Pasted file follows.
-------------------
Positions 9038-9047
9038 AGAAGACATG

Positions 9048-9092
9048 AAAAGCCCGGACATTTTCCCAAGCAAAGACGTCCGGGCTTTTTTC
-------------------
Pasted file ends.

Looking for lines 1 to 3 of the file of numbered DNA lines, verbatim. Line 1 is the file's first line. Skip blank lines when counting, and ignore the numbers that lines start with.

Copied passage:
Positions 9038-9047
9038 AGAAGACATG

Positions 9048-9092